bipolar membrane for rapid switching between charge and discharge with
increasing current densities for four different acid and base concentrations.
The horizontal broken line is the open cell voltage calculated with Eq. (3).
The non-shaded areas also describe the steady state measurements of
Figs. 8 to 10.
Table 2: Resistivities of different electrolyte solutions at 20°C [10]
4.5. Calculated voltage/current behavior of the repeating cell unit
In the experimental setup it was necessary to use acid and base compartments of 30
[mm] width to allow positioning of the Haber-Luggin capillaries. As mentioned, in
reality much thinner compartments can be used to limit the internal resistances.
The current/voltage behavior of such a more realistic unit cell can be calculated if the
resistivities of the respective electrolytes as well as the resistances of all membranes
are known. The resistance of the bipolar membrane depends on the acid and base
concentration at both sides of the membrane but it is about equal for charge and
discharge and it is independent of the current density, as is obvious from Fig. 11. The
required resistance of a cation-exchange membrane between a base and a salt
compartment as well as that of an anion-exchange membrane between a salt and an
acid compartment has been studied with a setup, illustrated in Fig. 5. The resulting
area resistances for different acid/base concentrations are given in Table 3. In the
following, a single cell thickness of 1.96 [mm] (three chambers of 0.5 [mm] plus
thickness of the bipolar, the anion-exchange and the cation-exchange membrane) is
Table 3
Area resistances of a cation-exchange membrane (CM) between
different HCl concentrations and 0.5 [mol L–1] NaCl, and of an anion
exchange membrane (AM) between different NaOH concentrations
and 0.5 [mol L–1] NaCl, as determined from single membrane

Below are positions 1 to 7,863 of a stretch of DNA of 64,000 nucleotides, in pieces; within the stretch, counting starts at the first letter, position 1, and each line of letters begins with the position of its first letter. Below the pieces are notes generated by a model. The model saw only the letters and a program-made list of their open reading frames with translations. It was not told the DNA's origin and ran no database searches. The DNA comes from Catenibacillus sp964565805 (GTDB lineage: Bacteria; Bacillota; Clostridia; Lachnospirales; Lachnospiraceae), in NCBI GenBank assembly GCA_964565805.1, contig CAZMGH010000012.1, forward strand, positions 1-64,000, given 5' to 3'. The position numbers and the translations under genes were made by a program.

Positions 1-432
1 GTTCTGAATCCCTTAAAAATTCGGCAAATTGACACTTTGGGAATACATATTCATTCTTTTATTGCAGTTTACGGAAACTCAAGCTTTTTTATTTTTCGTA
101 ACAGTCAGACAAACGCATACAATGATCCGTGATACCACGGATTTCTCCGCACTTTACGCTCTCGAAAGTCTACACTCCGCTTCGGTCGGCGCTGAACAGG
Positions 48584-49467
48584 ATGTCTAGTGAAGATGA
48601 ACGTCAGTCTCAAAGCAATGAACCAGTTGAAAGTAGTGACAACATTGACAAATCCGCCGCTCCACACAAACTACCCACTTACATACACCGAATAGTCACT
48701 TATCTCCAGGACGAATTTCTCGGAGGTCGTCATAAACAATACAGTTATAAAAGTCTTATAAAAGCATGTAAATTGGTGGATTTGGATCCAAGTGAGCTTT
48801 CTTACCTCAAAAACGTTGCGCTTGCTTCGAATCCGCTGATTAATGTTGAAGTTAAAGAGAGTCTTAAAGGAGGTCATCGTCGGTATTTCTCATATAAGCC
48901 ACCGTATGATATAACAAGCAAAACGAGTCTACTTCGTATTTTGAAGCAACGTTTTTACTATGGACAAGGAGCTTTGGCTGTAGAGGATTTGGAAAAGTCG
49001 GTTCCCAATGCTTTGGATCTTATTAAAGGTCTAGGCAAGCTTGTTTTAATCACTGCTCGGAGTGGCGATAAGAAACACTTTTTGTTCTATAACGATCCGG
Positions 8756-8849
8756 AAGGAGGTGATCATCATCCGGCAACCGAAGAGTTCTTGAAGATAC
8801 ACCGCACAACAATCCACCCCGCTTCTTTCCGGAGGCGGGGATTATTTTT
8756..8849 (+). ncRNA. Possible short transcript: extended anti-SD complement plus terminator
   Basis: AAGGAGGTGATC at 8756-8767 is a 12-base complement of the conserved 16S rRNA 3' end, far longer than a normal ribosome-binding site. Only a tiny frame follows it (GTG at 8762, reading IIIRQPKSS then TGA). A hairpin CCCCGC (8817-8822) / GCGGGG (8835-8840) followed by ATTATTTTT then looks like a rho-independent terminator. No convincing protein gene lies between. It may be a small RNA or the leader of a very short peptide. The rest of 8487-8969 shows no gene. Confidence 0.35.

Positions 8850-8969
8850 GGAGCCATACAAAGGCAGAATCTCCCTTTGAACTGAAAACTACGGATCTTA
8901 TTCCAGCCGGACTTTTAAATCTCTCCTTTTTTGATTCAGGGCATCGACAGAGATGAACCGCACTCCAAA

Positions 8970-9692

0.25 [mol L ]
0.5 [mol L ]
2.34 [Ω cm ]
3.64 [Ω cm ]
4.6 [Ω cm ]
6.14 [Ω cm ]
0.75 [mol L ]
1.31 [Ω cm ]
2.21 [Ω cm ]
1.0 [mol L ]
1.06 [Ω cm ]
1.39 [Ω cm ]
In Fig. 12, the results of the calculation for one repeating cell unit are shown. As
explained above, the non-shaded areas also describe the steady state behavior. The
performance of the bipolar membrane is given by the solid lines with square points. It
is slightly better with 0.75 [mol L–1] than with 1 [mol L–1]. This is due to an increasing
co-ion crossover with 1 [mol L–1] solutions, as explained in Section 2.2. Although the
performance of the bipolar membrane is slightly decreasing above 0.75 [mol L–1], the
overall performance still improves due to increasing conductivities of the monopolar
The difference between the solid lines with round points and the thin dashed lines is
the voltage drop due to resistance of the electrolyte solution. It does not change
much with increasing concentration of acid and base, since the main resistance is
due to the poor conductivity of the salt solutions (always 0.5 [mol L–1]). The difference
between dashed lines and solid lines with square points is the voltage drop across
anion- and cation-exchange membrane, which is getting larger with decreasing
solution concentration, since the conductivity of anion or cation exchange membrane
strongly depends on acid or base concentration (Table 3). At low concentrations of